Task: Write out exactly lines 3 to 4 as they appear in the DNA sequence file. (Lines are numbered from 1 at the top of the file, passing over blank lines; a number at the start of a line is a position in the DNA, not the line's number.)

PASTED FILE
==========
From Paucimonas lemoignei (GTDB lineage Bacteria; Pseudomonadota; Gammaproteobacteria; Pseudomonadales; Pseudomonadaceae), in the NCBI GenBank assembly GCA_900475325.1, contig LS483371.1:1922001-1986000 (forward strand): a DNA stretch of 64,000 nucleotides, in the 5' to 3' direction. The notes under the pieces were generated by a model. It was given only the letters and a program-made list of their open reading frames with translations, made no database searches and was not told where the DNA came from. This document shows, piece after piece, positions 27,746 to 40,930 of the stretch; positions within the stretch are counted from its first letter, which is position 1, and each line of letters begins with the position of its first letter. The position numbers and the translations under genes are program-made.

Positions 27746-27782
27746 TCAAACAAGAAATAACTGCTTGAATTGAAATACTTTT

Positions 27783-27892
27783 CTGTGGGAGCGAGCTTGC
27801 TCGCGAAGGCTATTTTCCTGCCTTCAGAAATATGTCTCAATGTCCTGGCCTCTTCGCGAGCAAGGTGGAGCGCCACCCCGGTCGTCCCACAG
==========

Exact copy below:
27746 TCAAACAAGAAATAACTGCTTGAATTGAAATACTTTT

Positions 27783-27892